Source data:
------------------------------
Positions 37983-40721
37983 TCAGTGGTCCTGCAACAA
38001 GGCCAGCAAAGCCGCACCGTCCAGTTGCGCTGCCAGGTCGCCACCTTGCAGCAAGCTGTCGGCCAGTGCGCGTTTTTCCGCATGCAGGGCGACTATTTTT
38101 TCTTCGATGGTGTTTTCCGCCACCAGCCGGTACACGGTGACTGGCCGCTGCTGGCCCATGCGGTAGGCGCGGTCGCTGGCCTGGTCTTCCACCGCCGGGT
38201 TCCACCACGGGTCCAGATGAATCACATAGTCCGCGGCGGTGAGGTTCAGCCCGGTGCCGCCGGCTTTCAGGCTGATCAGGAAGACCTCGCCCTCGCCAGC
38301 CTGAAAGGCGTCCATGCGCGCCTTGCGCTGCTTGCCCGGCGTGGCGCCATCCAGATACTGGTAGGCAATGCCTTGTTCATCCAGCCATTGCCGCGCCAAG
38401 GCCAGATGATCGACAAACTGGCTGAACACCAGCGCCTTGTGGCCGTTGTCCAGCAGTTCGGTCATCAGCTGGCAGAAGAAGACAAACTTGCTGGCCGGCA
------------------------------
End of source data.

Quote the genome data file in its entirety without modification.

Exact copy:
Positions 37983-40721
37983 TCAGTGGTCCTGCAACAA
38001 GGCCAGCAAAGCCGCACCGTCCAGTTGCGCTGCCAGGTCGCCACCTTGCAGCAAGCTGTCGGCCAGTGCGCGTTTTTCCGCATGCAGGGCGACTATTTTT
38101 TCTTCGATGGTGTTTTCCGCCACCAGCCGGTACACGGTGACTGGCCGCTGCTGGCCCATGCGGTAGGCGCGGTCGCTGGCCTGGTCTTCCACCGCCGGGT
38201 TCCACCACGGGTCCAGATGAATCACATAGTCCGCGGCGGTGAGGTTCAGCCCGGTGCCGCCGGCTTTCAGGCTGATCAGGAAGACCTCGCCCTCGCCAGC
38301 CTGAAAGGCGTCCATGCGCGCCTTGCGCTGCTTGCCCGGCGTGGCGCCATCCAGATACTGGTAGGCAATGCCTTGTTCATCCAGCCATTGCCGCGCCAAG
38401 GCCAGATGATCGACAAACTGGCTGAACACCAGCGCCTTGTGGCCGTTGTCCAGCAGTTCGGTCATCAGCTGGCAGAAGAAGACAAACTTGCTGGCCGGCA